Notre Dame Shows Off Another New Aspect Of Playoff Uniform

first_imgNotre Dame's Chase Claypool makes a diving catch.SOUTH BEND, IN – OCTOBER 13: Chase Claypool #83 of the Notre Dame Fighting Irish tries make the catch after the pass interference on Dane Jackson #11 of the Pittsburgh Panthers in the second half at Notre Dame Stadium on October 13, 2018 in South Bend, Indiana. (Photo by Quinn Harris/Getty Images)Fans of the Notre Dame Fighting Irish still don’t know exactly what the team’s uniform will be like when they take on Clemson next weekend, but we did get a new image of another part of the uniform.On Sunday, Notre Dame’s uniform-maker Under Armour teased a new image of the Cotton Bowl uniform.The cleats will be kelly green with gold, while the helmet will be gold.On the bottom of the white jersey will be the embroidered words “God. Country. Notre Dame.”Hit the biggest stage in the game with #HighSpeedSuede. ? @NDFootball is bringing kelly green #UASpotlight cleats to the @CFBPlayoff. ☘️ #WEWILL— Under Armour (@UnderArmour) December 23, 2018The Fighting Irish and the Tigers have played each other only three times before. The most recent match was in 2015, when the Tigers won 24-22.Prior to that, the two sides split a home-and-home series in 1977 and 1979.The Cotton Bowl Classic will mark the first time that the two sides play in a bowl game.Notre Dame made it to the College Football Playoff after going 12-0 in the regular season, while Clemson also went undefeated en route to an ACC title.last_img read more

Weekly US unemployment aid applications rise to 386000 a sign job market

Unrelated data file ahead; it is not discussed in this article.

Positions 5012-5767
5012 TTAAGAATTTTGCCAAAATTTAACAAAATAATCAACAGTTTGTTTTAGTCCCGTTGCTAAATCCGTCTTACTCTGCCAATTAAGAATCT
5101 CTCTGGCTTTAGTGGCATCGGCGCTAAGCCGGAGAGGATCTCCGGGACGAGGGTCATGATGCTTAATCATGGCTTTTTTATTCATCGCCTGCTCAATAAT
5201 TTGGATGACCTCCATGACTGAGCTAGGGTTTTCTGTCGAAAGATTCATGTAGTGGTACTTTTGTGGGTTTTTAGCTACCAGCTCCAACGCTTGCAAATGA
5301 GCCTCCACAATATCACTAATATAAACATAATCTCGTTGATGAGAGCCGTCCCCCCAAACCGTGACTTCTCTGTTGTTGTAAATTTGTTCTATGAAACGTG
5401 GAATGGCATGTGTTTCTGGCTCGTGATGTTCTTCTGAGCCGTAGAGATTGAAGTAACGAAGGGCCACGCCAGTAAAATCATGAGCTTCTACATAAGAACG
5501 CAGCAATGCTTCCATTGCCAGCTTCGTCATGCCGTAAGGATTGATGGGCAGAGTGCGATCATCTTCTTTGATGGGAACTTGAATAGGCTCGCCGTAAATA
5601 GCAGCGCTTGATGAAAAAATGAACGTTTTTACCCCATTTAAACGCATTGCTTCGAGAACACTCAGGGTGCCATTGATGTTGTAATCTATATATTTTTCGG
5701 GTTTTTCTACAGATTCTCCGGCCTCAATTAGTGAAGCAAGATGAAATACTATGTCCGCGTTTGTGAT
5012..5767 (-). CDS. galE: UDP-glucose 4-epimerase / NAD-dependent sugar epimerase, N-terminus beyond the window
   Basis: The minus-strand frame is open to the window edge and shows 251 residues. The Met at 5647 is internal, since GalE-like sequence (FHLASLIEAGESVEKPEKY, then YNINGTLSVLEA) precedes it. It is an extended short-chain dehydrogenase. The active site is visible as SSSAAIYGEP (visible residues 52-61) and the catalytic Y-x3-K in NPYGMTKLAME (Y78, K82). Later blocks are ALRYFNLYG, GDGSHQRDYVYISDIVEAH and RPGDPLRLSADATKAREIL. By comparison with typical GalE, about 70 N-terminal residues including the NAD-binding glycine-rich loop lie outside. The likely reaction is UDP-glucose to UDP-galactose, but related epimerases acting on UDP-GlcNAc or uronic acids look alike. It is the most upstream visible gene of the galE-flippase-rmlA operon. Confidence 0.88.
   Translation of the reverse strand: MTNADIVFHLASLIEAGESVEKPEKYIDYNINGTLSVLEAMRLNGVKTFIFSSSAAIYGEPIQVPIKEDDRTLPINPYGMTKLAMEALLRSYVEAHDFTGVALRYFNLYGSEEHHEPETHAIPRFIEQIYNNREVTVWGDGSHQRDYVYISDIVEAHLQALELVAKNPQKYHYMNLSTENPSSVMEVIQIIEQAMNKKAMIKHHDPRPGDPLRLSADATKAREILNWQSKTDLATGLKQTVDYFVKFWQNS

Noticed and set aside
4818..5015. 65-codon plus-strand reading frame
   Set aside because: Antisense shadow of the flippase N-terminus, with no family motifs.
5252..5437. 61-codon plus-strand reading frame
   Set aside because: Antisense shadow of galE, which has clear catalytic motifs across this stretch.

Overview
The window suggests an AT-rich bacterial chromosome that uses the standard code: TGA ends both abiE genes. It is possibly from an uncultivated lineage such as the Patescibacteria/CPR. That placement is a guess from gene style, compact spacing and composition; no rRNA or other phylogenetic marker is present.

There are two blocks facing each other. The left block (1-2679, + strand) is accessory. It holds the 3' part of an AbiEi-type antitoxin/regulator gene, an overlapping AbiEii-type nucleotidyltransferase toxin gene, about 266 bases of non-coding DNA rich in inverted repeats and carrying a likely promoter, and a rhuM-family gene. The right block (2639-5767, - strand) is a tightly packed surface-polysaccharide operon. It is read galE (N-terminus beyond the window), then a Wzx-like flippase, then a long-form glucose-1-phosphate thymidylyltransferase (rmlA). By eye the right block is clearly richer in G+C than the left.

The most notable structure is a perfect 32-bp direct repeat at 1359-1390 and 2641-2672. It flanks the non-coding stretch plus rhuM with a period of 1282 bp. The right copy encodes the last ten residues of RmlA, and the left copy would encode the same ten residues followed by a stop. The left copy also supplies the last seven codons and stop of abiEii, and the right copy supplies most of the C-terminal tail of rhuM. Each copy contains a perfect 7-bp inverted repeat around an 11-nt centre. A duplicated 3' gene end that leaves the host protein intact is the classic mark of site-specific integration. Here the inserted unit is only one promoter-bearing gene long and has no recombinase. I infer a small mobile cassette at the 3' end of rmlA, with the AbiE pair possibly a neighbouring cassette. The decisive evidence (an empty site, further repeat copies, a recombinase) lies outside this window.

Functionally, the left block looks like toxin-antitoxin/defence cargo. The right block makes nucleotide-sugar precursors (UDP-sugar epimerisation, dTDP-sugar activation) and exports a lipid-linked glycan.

by News Staff Posted Jun 14, 2012 10:06 am MDT WASHINGTON – More Americans sought unemployment aid last week, suggesting hiring remains sluggish.The Labor Department said Thursday that weekly unemployment benefit applications rose 6,000 to a seasonally adjusted 386,000, an increase from an upwardly revised 380,000 the previous week.The four-week average, a less volatile measure, rose for the third straight week to 382,000. That’s the highest in six weeks.Weekly applications are a measure of the pace of layoffs. When they drop below 375,000, it typically suggests hiring is strong enough to reduce the unemployment rate.“The trend in jobless claims suggests … that the underlying pace of employment growth has softened,” said Bricklin Dwyer, an economist at BNP Paribas.Applications fell steadily during the fall and winter but have since levelled off.At the same time, hiring has slowed, raising concerns about the pace of the recovery. Employers added an average of only 96,000 jobs per month in the past three months. That’s down from an average of 252,000 in the previous three months.Weaker hiring also pushed up the unemployment rate in May to 8.2 per cent, its first rise in nearly a year.Joseph LaVorgna, an economist at Deutsche Bank, said the increase in applications was “slightly disconcerting” but added that more data would be needed to establish a trend. Still, he forecasts that the economy will gain only 75,000 jobs this month.Faster job creation is crucial in order to accelerate growth. More jobs mean more income for consumers, which may lead to higher spending. Consumer spending fuels about 70 per cent of the economy.The number of people continuing to receive benefits fell sharply, partly because extended benefit programs are ending in many states.The total benefit rolls fell to 5.8 million in the week ending May 26, the latest data available. That’s a drop of 146,000 from the previous week.Many economists blame the slowdown in hiring partly on the unusually warm winter. Companies moved up some hiring in January and February that normally would have occurred in spring. As that trend fades, job gains might recover in the coming months.Federal Reserve Chairman Ben Bernanke said last week that the warm winter might be a reason for the slowdown in hiring. He also suggested that the burst of job gains earlier this year could have represented a “catch-up in hiring’ by employers who cut too deeply in the recession.In that case, stronger economic growth would be needed to boost hiring further, Bernanke said.For now, the economy appears to be sputtering. It expanded 1.9 per cent in the first quarter, down from 3 per cent in the October-December quarter. Growth isn’t expected to improve much in the current April-June quarter.Consumers remain cautious. Retail sales fell 0.2 per cent in May, the Commerce Department said Wednesday, matching April’s decline. It was the first back-to-back drop in two years.A big reason for the decline was falling prices at the gas pump, which reduced gas station sales. The average price for a gallon of gas was $3.54 Wednesday, according to AAA. That’s 40 cents cheaper than the peak in early April.That drop should free up more cash for consumers to spend in the coming months, which could accelerate spending this summer, economists said.The economy is still struggling three years after the recession officially ended in June 2009. Wages haven’t kept up with inflation. State and local governments have continued to shed jobs.The United States has regained less than 3.8 million, or 43 per cent, of the 8.8 million jobs lost during and immediately after the recession. AddThis Sharing ButtonsShare to TwitterTwitterShare to FacebookFacebookShare to RedditRedditShare to 電子郵件Email Weekly US unemployment aid applications rise to 386,000, a sign job market remains sluggish read more